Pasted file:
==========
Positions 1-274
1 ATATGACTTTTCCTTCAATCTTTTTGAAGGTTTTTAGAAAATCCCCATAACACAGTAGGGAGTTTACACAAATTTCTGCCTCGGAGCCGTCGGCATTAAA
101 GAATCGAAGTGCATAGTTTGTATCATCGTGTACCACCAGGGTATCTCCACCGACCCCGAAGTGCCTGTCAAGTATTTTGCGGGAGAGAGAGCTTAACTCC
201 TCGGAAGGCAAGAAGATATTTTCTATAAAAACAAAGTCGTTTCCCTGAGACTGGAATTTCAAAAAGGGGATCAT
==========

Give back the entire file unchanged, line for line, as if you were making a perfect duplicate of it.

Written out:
Positions 1-274
1 ATATGACTTTTCCTTCAATCTTTTTGAAGGTTTTTAGAAAATCCCCATAACACAGTAGGGAGTTTACACAAATTTCTGCCTCGGAGCCGTCGGCATTAAA
101 GAATCGAAGTGCATAGTTTGTATCATCGTGTACCACCAGGGTATCTCCACCGACCCCGAAGTGCCTGTCAAGTATTTTGCGGGAGAGAGAGCTTAACTCC
201 TCGGAAGGCAAGAAGATATTTTCTATAAAAACAAAGTCGTTTCCCTGAGACTGGAATTTCAAAAAGGGGATCAT